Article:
3 Ways to Stop Insider Threats

CISOs can prevent and protect against risky employee behaviors — from the careless to the malicious.

In July 2019, global hotel chain Marriott International was charged with a $123 million fine for leaking the data of more than 380 million hotel guests in the U.K. The incident was attributed to poor monitoring efforts and employee negligence — both of which were completely preventable had the IT systems been secured from internal threats

Although mature organizations have well-defined incident response plans and procedures for common security events, few have dedicated efforts to better understand how to mitigate and respond to insider threats. This makes combating insider threats one of the most critical issues for chief information security officers (CISOs). 

CISOs need to know who is at risk, what the source of the risk is and what the triggers are that can activate risky behavior

“Insider threats are a reality, and CISOs must account for these when creating an incident response plan,” says Jonathan Care, Senior Director Analyst, Gartner. “To combat these threats, CISOs can’t simply deploy a product, implement a process or increase user awareness. Insider threats require a multifaceted, multidisciplinary approach.” 

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But building incident response scenarios to account for every conceivable type of insider threat imaginable would take more time and resources than any single organization can apply. Instead, CISOs can build threat scenarios focused on three key areas:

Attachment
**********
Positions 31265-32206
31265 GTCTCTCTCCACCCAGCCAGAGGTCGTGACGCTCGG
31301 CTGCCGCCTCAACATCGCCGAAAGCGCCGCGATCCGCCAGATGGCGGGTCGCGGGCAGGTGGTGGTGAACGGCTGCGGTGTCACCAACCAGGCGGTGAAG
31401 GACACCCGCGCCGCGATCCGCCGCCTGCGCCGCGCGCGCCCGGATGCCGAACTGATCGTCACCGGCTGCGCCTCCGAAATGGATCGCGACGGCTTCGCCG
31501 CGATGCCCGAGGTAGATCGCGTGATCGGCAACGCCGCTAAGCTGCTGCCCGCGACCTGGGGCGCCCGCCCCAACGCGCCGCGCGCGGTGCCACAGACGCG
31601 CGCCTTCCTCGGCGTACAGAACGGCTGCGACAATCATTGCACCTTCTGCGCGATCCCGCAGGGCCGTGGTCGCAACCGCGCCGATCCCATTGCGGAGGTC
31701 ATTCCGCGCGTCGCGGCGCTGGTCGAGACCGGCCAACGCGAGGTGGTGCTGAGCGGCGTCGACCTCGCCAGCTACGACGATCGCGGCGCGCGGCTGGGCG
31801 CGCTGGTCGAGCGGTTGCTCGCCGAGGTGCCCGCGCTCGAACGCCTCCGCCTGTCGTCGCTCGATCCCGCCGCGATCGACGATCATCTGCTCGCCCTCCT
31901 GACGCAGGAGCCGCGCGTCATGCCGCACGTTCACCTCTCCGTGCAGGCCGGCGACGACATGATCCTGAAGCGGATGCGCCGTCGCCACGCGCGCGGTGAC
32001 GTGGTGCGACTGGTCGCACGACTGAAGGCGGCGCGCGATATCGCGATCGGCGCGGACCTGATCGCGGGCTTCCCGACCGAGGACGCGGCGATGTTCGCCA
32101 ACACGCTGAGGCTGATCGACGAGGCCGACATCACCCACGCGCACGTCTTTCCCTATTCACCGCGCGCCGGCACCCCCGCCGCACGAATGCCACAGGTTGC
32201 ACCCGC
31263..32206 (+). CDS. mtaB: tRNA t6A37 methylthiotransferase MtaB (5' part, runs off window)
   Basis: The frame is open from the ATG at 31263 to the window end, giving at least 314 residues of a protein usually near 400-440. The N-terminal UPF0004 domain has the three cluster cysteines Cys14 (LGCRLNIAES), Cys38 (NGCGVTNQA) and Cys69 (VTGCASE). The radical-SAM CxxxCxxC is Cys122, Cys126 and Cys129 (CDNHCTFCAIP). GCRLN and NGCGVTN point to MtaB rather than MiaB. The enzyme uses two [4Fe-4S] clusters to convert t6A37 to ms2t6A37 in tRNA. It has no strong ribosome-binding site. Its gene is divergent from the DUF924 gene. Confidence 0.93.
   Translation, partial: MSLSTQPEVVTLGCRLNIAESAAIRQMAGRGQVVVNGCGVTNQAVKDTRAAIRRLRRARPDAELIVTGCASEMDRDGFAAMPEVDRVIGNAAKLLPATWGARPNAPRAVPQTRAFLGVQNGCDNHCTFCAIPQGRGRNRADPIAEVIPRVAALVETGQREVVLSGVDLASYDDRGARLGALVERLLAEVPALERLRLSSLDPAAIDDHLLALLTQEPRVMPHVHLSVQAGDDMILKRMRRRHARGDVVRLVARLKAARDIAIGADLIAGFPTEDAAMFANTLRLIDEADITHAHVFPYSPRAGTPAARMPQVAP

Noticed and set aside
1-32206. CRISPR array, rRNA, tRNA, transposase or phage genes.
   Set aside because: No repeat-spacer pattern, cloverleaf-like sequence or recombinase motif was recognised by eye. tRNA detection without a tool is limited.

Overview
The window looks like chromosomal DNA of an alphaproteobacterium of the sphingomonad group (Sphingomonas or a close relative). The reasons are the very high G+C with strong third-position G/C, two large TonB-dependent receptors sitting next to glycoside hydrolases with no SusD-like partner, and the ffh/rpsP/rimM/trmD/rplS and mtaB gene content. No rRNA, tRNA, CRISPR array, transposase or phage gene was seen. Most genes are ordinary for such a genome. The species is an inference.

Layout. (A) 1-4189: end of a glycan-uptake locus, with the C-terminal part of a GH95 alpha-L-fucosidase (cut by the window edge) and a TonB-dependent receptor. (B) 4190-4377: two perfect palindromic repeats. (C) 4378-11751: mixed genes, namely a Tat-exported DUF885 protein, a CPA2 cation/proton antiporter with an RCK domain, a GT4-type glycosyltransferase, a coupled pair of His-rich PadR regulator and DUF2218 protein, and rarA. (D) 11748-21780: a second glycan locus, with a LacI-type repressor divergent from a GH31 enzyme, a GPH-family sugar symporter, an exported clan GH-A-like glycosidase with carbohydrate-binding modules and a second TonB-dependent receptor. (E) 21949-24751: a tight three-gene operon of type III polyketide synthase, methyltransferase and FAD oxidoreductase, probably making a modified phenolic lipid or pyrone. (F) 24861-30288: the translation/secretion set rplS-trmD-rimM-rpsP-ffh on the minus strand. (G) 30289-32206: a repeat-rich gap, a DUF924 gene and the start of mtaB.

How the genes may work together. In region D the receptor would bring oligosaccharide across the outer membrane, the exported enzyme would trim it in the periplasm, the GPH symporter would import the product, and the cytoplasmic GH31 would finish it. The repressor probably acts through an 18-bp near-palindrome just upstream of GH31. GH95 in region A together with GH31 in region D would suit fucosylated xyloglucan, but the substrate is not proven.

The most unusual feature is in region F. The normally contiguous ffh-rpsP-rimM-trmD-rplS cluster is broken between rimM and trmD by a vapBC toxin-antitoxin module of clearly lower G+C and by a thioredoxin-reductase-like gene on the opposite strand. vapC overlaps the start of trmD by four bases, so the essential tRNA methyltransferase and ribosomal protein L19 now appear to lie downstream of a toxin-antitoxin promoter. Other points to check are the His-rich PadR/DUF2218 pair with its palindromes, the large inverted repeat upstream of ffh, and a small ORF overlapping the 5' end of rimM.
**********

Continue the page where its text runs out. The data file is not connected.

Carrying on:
• Capabilities for monitoring and surveillance
  • Profiles and personas specific to their organization
  • Past insider incidents

Invest in employee monitoring and surveillance capabilities

Invest in monitoring and surveillance capabilities to gain a better understanding of, and more visibility into, people and assets — from how data is handled to identifying employee behaviors that don’t follow standard policy. Such investments will help you efficiently roll out response, mitigation and recovery when violations occur.

“CISOs need to know who is at risk, what the source of the risk is and what the triggers are that can activate risky behavior,” says Care. 

Thorough background checks of employees and vendors and monitoring anomalous data exchanges gives CISOs a view into user entity behavior analytics. This is critical for understanding sources of risk and their subsequent risk mitigation plan.

Build profiles and personas

Incident response scenarios come from developing user profiles and personas that can help identify unusual behavior for users or groups with high-risk activities.

Identify the potential risky behaviors and map them against potential solutions or mitigation. While they will vary by organization, common scenarios include installing unsanctioned software, failing password attempts and attempting access to other employee accounts. As you get more in-depth insight into user profiles and personas, these scenarios could be made more pointed. 

“Once context-specific incident response scenarios are identified, iterate the actions to include specific users or groups to indicate whether the actions warrant escalation to an incident,” says Care. 

Examine past insider threat incidents

Look to past insider threat incidents in your organization and use them to test and refine your incident response preparation and readiness. Work with your legal and HR teams to do so, as they typically document such incidents. You can also examine post-incident reporting and add it as a critical source to your scenario planning. 

Remember that past incidents can help you create a playbook of use cases and implement incident management process improvements, such as adding future incident indicators for actions or behaviors that were missed. 

Gartner clients can read more in How to Build Incident Response Scenarios for Insider Threats by Brian Reed and Jonathan Care.

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